sgt_doom (655561) | more than 8 years ago | (#14695609)

Your comment has merit. How many of these neocons actually served in the combat, let alone even in the military service. I have nothing against Senator McCain, but let's face it, the dude has basically no combat service. The first sortie he flew on he was immediately shot down and served all his time in the theater of combat as a POW.

And as for deserter Bush and draft-dodger Cheney, the less said the better.....

Not at all (1)

elucido (870205) | more than 8 years ago | (#14695444)

People respond to bullying in different ways. One way is to run and tell the teacher, the other way is to fight back and get beat up. I think there are Democrats and Republicans who like big government and use the government as a teacher, and you have people who may fight back in either party, or who are independents.

So that is a difficult question. Civil Liberties, you'd think that if the government is big and powerful enough that everyone, bullies included would lose civil liberties, but I suppose they'd also be the first to fight to keep them.

Re:Bullying affects Politics? (1)

BorgCopyeditor (590345) | more than 8 years ago | (#14695527)

  • Both major parties probably have a substantial number of adherents who join up because they want to associate themselves with what they think will become the dominant group, whether through force or superior justice or whatever.
  • They also have some who sign up because they expect direct benefits to their subgroup (e.g., corporate welfare to this or that industry, helpful contracts, labor laws, anti-discrimination laws).
  • Related to this, but I think distinguishable, each party has some who think their individual ambitions to power will best be realized through adherence to this particular group.
  • Finally, some small number on each side are there because they've tried to reason out what would be the best policies for a society and have concluded that one or the other party comes closest.

This is not an exhaustive list, nor are these exclusive possibilities: the same person can have one or more of these or other motivations, I think.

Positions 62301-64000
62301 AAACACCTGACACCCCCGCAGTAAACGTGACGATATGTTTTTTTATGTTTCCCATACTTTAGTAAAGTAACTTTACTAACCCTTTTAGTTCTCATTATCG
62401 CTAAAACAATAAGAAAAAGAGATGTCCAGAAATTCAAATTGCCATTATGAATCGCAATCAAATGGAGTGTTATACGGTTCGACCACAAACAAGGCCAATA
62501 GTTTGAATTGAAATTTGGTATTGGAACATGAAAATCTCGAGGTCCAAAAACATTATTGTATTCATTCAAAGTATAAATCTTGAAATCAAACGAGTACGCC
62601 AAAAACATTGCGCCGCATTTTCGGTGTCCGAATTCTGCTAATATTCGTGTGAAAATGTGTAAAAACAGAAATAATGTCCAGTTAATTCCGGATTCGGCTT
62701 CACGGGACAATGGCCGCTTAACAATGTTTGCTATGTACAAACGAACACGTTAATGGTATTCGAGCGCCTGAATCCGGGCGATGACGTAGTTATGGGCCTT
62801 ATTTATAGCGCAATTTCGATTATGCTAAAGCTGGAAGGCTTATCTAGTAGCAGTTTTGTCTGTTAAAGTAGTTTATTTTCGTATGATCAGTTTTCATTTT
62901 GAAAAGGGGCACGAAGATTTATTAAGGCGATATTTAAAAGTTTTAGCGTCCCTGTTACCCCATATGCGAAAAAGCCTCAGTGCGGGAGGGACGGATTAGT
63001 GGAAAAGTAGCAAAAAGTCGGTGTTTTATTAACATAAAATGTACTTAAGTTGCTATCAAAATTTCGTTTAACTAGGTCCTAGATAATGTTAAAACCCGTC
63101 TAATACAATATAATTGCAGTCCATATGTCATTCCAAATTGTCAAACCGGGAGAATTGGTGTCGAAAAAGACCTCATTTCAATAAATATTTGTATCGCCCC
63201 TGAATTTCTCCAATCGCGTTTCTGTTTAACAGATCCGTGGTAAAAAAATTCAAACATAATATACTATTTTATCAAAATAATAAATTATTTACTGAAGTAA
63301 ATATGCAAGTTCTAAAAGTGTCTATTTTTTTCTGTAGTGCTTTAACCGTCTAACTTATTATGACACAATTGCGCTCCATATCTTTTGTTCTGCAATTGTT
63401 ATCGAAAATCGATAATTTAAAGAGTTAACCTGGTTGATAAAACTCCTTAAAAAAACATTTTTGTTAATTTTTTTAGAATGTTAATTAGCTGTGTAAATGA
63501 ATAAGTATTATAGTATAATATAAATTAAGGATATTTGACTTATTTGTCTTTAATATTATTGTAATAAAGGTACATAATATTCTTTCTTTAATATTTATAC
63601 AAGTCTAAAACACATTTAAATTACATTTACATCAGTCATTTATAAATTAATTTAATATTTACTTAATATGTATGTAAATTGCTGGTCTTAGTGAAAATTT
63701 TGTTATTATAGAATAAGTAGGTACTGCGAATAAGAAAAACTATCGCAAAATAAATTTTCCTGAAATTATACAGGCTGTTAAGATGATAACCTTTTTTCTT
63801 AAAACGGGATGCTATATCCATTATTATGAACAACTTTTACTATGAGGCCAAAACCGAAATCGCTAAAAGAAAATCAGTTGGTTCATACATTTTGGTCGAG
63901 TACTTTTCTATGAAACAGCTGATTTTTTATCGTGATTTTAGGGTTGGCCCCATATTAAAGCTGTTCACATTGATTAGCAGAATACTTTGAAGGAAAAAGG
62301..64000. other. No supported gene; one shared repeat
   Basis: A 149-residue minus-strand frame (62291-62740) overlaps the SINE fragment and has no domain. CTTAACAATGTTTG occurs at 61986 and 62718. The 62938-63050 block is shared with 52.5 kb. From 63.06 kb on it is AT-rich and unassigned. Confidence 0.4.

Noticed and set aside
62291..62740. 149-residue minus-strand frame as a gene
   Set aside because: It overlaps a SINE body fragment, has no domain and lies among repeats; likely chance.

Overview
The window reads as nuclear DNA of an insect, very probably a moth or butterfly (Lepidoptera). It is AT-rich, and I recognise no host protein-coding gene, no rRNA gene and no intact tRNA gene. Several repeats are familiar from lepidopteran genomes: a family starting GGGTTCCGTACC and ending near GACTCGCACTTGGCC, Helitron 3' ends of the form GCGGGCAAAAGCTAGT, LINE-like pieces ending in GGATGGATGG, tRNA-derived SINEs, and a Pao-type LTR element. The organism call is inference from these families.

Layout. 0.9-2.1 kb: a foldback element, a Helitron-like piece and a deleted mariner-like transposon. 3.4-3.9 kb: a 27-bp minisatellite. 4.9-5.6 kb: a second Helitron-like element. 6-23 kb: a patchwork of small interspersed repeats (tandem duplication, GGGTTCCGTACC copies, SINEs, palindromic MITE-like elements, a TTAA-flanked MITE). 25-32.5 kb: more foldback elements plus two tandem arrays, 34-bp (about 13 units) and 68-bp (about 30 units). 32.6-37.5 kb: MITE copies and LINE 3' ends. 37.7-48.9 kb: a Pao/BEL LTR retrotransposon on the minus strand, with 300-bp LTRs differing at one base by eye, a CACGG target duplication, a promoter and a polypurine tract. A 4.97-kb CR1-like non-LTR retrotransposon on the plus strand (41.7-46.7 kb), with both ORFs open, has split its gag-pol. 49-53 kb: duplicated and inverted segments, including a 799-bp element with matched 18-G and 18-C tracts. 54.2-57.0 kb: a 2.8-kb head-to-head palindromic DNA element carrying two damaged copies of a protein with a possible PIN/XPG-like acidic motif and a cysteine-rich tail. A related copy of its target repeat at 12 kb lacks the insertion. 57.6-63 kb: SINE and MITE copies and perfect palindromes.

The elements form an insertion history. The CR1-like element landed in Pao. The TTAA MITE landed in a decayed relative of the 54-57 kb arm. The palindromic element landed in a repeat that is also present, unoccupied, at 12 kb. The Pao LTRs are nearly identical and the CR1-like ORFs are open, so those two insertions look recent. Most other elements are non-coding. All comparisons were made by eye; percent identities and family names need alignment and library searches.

All of this makes me think that "bullied/bullies" is never going to sort out to "Democrats/Republicans" very neatly. There may be a tendency in one or the other direction at any given time, but I expect that the multiplicity and complexity of reasons why people affiliate themselves in these ways makes any correlation difficult to predict.

Something to chew on (2, Interesting)

grimJester (890090) | more than 8 years ago | (#14695632)

I'm not saying Republicans are bullies and Democrats are victims or anything, but there sure seem to be a lot of people who just don't "get" the need for judicial oversight, fair representation in court or congress, support for the poor, or the concept of a truly open marketplace.

There are loads of people in this discussion who seem to think this treatment is bad because punishing the bully should come first. The issues you describe are more of a rational "take a step back" view on things, while reacting with anger, wanting to punish the bad guy, seems to be an emotional reaction, something the victim would see as the problem before he's had a chance to calm down.

Consider this; a bully pushes you in the schoolyard, you fall, scrape your knee and start crying. A teacher saw the whole thing and walks up. What would you want to happen? Revenge!

Now, you're the teacher and the same thing happens. A little kid pushes another. The other scrapes his knee, starts crying. He's now on the ground, bleeding and crying. Which kid do you handle first?

To bring it back to he left/right thing; "That bully nees a good ass-whupping" would be a right-wing view, imo.

Bitter Much? (0, Offtopic)

Etcetera (14711) | more than 8 years ago | (#14695282)


Somehow the headline "Bullying Affects Social Status?" on site that is sub-headed as "News for Nerds. Stuff that Matters." strikes me as a little -- well, self-soothing.

I thought the "Voices from the Hellmouth" days were over...

Mr Obvious gets paid (1)

zappepcs (820751) | more than 8 years ago | (#14695289)

This is another case of science finding the mechanism to explain what was already known for years, if not centuries. Since there is no method now known to mechanically adjust neural pathways, psychological methods must still be employed. As pointed out by others, each person can react to stimulus in different manners... for some, bad experiences can create a good outcome. This is the stuff that hazing and boot camps are meant to do.

Mechanically, or pharmacologically adjusting neural pathways is a dangerous thing. I wouldn't trust pharmocology companies to keep my best interests at heart.... ever! That said, the more that is known, the better we can learn to make life better....

Re:Mr Obvious gets paid (1)

drooling-dog (189103) | more than 8 years ago | (#14695440)

pharmacologically adjusting neural pathways is a dangerous thing.

Nevertheless, many of us do it on a regular basis...

Re:Mr Obvious gets paid (1)

brianf711 (873109) | more than 8 years ago | (#14695495)

Mechanically, or pharmacologically adjusting neural pathways is a dangerous thing. I wouldn't trust pharmocology companies to keep my best interests at heart.... ever! That said, the more that is known, the better we can learn to make life better....